US authorities urged the poultry industry to increase safety standards for chickens and turkeys by applying new rules to reduce the number of salmonellosis cases.
The Food Safety and Inspection Service (FSIS) of the US Department of Agriculture (USDA) proposed new federal rules to reduce the presence of Salmonella and Campylobacter in both beef and chicken and turkey products that are made from this raw material.
US Agriculture Secretary Tom Vilsack said they are “taking steps to ensure that the products Americans buy are safer and prevent tens of thousands of people from getting sick every year.”
For his part, Al Almanza, USDA’s Food Safety deputy assistant secretary, said that these new standards and improving test patterns “will have a major impact on public health.”
The measures proposed by the FSIS undergo a reduction in the presence of pathogens in facilities and equipment with which this type of meat products are produced. What they seek is to have a smaller presence of Salmonella and Campylobacter in products sold and lower salmonellosis, which according to FSIS could be quantified in 50,000 less people per year.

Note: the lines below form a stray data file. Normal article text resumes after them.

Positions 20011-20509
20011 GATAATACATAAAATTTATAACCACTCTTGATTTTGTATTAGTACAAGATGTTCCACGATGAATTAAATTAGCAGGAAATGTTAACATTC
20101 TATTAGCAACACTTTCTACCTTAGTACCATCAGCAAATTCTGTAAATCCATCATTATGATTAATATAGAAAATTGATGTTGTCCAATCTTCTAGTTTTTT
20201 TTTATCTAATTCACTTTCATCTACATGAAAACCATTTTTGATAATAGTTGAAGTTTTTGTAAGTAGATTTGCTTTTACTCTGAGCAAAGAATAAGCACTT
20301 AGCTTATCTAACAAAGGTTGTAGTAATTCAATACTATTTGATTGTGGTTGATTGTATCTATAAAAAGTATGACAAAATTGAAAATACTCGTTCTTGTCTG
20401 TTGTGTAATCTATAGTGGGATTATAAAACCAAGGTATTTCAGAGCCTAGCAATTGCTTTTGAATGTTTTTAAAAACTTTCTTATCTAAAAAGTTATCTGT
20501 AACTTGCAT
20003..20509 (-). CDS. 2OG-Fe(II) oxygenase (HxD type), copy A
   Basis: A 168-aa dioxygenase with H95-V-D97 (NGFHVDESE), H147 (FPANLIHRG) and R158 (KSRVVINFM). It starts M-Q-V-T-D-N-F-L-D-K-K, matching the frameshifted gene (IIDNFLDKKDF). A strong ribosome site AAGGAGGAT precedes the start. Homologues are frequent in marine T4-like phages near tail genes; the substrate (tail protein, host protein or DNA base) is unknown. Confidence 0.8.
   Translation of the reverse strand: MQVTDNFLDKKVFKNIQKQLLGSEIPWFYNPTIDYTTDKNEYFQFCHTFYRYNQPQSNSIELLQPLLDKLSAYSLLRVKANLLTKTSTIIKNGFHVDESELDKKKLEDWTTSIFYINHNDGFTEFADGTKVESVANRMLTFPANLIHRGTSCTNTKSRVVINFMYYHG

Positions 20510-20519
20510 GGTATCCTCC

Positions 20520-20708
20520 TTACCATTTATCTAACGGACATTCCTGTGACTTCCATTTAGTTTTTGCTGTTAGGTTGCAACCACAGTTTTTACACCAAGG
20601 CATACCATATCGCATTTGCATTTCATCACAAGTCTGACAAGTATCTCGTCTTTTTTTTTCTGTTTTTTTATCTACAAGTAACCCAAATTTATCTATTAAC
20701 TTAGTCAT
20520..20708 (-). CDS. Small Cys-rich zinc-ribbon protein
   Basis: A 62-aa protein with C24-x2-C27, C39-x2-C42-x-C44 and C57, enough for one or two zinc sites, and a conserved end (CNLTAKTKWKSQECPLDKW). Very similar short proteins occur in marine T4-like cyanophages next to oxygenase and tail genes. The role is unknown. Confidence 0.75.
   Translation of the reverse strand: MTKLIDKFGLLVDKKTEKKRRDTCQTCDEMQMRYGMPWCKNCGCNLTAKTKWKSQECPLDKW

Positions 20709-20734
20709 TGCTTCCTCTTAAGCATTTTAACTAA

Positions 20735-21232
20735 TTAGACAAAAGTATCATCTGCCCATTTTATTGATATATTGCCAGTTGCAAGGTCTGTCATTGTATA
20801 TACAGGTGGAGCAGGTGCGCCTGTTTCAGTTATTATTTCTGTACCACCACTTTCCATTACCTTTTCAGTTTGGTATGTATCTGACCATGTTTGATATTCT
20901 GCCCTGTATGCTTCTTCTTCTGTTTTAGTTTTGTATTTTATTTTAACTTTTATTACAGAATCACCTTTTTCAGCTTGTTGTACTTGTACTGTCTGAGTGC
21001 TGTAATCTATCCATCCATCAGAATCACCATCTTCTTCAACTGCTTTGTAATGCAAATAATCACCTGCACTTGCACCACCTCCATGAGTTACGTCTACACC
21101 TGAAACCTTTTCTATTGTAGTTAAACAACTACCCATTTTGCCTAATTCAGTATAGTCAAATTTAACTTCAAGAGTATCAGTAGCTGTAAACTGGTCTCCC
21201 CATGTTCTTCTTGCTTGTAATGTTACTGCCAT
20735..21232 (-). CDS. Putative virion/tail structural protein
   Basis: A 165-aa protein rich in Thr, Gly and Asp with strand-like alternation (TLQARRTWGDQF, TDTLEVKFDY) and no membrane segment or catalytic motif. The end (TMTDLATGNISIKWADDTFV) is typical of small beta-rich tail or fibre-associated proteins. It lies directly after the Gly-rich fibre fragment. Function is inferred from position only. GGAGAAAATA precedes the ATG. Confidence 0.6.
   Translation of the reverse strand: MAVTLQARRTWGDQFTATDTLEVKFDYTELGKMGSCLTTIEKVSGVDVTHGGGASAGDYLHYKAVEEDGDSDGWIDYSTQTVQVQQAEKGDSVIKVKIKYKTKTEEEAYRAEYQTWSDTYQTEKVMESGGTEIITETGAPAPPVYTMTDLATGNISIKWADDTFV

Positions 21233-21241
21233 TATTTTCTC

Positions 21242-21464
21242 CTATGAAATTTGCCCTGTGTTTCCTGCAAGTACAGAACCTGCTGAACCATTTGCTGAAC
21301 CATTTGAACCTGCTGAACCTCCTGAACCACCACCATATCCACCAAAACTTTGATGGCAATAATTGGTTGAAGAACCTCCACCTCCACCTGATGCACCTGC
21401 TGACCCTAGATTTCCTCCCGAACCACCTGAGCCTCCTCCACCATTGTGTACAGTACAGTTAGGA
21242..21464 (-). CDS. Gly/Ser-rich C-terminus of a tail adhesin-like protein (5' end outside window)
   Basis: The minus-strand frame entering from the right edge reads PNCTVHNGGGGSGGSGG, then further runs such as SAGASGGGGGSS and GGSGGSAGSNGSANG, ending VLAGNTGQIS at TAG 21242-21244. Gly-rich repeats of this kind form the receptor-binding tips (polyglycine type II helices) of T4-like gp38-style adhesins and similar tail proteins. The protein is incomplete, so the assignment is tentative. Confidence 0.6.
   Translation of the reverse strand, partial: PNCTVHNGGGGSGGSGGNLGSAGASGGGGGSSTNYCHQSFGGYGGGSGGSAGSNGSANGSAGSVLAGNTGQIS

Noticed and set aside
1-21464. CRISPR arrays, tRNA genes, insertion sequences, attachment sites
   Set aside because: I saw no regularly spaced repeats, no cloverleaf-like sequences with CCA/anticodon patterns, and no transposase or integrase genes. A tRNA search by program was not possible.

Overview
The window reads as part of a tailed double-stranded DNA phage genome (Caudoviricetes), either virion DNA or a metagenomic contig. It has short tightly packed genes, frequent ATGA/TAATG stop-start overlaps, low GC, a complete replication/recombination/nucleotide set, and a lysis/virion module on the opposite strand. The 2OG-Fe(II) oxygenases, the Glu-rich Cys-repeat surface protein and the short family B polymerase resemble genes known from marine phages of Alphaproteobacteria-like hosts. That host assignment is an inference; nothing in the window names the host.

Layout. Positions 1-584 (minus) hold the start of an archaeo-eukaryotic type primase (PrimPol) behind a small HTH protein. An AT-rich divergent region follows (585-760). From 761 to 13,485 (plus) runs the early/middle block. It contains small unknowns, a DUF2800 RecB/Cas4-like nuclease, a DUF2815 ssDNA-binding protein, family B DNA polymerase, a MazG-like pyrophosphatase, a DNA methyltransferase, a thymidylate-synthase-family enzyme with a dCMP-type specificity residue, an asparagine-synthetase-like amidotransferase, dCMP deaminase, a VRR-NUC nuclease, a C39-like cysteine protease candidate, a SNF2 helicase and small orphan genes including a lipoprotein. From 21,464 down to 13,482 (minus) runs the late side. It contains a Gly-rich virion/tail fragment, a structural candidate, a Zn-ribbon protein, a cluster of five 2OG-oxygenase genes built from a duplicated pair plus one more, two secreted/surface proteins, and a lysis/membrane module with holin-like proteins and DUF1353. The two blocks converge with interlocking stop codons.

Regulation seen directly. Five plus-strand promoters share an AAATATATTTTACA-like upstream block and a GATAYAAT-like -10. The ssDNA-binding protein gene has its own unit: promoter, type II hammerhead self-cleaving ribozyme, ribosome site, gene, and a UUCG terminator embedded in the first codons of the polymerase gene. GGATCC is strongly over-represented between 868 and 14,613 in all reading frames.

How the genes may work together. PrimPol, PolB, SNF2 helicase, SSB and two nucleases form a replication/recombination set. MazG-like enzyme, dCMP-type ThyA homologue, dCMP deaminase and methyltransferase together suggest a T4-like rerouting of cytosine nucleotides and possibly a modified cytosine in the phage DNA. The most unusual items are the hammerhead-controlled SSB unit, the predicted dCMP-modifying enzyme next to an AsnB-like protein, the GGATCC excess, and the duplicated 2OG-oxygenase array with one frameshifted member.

The proposal requires producers to reduce rates of salmonella in chicken pieces from 24% today to less than 16%, and campylobacter from 22% to 8%. Reduced rates in ground chicken and turkey is also proposed, and that samples are taken over a longer period to ensure accuracy.
For this they seek to establish sampling programs throughout the whole year in order to verify whether establishments meet effectively the prevention of Salmonella presence and Campylobacter in poultry channels and products derived from cutting.